Proof (Sketch). As easily seen, given an XSPARQL query falling in the XQuery fragment, the result of our normalization is again an XQuery. Note that, however, even this fragment, our additional rewriting rules do change the original query in some cases. More concretely, what happens is that by our "decoration" rule each positionvariable free for loop (i.e., that does not have an at clause) is decorated with a new position variable. As these new position variables start with an underscore they cannot occur in the original query, so this rewriting does not interfere with the semantics of the original query. The only rewriting rules which use the newly created position variables are those for rewriting blank nodes in construct parts, i.e., the [·]_{BNodeSubst} rule. However, this rule only applies to XSPARQL queries which fall outside the native XQuery fragment.
A similar correspondence holds for native SPARQL queries. Let us now sketch the proof showing the equivalence of XSPARQL's semantics and the evaluation of rewritten SPARQL queries into native XQuery. Intuitively, we "inherit" the SPARQL semantics from the fs:sparql "oracle".
Let Ω denote a solution sequence of a an abstract SPARQL query q =(E, DS, R) where E is a SPARQL algebra expression, DS is an RDF Dataset and R is a set of variables called the query form (cf. [SPARQL]). Then, by SPARQLResult(Ω) we denote the SPARQL result XML format representation of Ω.
We are now ready to state some properties about our transformations. The following proposition states that any SPARQL select query can be equivalently viewed as an XSPARQL F'DWMR query.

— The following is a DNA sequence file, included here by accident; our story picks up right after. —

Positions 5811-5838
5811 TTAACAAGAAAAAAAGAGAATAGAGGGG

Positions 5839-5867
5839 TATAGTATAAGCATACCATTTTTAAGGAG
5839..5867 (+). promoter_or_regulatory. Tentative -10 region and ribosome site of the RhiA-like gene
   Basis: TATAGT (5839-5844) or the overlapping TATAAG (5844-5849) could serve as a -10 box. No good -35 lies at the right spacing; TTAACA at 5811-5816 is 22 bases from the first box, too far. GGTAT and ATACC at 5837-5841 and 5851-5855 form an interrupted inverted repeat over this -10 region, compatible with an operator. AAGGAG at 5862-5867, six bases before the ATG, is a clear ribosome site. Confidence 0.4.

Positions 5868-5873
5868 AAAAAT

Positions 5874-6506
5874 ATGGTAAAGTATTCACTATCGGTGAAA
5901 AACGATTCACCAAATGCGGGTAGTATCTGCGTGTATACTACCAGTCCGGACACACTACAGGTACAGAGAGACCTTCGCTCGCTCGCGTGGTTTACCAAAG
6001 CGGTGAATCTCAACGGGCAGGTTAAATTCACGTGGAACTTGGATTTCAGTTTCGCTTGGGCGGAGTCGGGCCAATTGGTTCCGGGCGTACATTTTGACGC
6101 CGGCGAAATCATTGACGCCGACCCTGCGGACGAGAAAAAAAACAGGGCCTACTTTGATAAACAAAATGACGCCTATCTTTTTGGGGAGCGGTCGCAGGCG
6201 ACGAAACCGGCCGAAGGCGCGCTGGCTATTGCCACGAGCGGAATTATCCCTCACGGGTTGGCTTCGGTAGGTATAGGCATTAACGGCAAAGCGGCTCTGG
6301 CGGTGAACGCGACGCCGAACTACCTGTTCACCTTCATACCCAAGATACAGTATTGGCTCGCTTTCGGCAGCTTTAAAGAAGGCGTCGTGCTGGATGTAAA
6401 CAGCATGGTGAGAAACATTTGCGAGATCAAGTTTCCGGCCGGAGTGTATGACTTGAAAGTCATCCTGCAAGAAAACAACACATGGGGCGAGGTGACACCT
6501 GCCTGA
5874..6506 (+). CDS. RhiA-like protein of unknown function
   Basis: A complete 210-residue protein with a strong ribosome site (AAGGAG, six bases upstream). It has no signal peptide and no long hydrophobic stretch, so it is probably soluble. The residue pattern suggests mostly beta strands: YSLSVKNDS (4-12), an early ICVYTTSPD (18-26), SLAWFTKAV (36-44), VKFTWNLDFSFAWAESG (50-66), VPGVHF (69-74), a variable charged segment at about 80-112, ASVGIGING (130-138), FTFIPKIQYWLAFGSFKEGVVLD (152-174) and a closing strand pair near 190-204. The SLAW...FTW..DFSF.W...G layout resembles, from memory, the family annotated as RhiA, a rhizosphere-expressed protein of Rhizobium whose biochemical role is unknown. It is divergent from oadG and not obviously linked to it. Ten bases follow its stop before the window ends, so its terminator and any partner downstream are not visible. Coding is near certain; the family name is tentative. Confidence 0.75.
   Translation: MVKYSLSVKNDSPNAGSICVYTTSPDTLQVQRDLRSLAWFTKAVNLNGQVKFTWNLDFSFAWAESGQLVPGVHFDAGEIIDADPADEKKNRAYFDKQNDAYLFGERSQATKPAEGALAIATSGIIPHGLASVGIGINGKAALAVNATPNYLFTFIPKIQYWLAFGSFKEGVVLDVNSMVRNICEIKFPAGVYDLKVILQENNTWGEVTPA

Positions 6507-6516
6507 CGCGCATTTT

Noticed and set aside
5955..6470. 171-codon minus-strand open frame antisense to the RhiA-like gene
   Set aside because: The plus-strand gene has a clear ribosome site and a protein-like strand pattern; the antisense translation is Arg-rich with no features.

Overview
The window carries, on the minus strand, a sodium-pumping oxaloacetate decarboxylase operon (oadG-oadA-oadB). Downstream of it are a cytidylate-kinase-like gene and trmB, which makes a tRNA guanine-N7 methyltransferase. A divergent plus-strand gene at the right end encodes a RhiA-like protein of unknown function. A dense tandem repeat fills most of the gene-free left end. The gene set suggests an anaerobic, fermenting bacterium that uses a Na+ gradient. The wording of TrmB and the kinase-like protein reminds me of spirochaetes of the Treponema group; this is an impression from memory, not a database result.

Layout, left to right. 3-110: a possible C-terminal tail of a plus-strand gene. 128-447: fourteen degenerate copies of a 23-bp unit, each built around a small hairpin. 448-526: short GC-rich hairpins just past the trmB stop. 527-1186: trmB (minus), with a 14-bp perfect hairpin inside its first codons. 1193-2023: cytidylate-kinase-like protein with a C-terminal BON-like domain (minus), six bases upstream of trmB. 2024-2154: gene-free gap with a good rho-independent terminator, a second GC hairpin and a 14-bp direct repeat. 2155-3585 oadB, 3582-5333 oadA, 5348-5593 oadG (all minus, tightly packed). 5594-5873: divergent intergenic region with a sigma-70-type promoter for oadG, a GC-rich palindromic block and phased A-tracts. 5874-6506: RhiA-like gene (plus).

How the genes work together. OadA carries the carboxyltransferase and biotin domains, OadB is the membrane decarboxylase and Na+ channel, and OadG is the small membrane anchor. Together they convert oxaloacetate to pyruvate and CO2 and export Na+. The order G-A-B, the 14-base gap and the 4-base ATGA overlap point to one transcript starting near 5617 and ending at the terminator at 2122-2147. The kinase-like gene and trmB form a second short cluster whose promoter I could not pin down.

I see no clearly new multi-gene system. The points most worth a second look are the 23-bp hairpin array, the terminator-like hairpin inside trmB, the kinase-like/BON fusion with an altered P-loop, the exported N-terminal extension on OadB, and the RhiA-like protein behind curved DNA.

Proposition 2. Let q = (E_{WM},DS,$x_{1},...,$x_{n}) be a SPARQL query of the form select $x_{1},...,$x_{n} DWM, where we denote by DS the RDF dataset (cf. [SPARQL]) corresponding to the DatasetClause (D), by G the respective default graph of DS, and by E_{WM} the SPARQL algebra expression corresponding to WM and P be the pattern defined in the where part (W). If eval(DS(G), q) = Ω_{1}, and
Then, Ω_{1} ≡ Ω_{2} modulo representation. Here, by equivalence (≡) modulo representation we mean that both Ω_{1} and Ω_{2} represent the same sequences of (partial) variable bindings.
Proof (Sketch). By the rule
[ for $x_{1} ... $x_{n} from D(G) where P return ($x_{1}, ..., $x_{n}) ]_{Expr'} 
== 
[ let $aux_queryresult := [·]_{SparqlQuery} ... for ... [·]_{SparqlResult} ... return ($x_{1}, ..., $x_{n}) ]_{Expr'} 
[·]_{SparqlQuery} builds q as string without replacing any variable, since all variables in P are free. Then, the resulting string is applied to fs:sparql, which  since q was unchanged  by definition returns exactly SPARQLResult(Ω_{1}), and thus the return part return ($x_{1}, ..., $x_{n}) which extracts Ω_{2} is obviously just a representational variant of Ω_{1}.
By similar arguments, we can see that SPARQL's construct queries are treated semantically equivalent in XSPARQL and in SPARQL, taking into account the shortcut notations defined in Section 4 of [XSPARQLLANGUAGE]. The idea here is that the rewriting rules constructs from Section 2.2 extract exactly the triples from the solution sequence from the body defined as defined in the SPARQL semantics [SPARQL].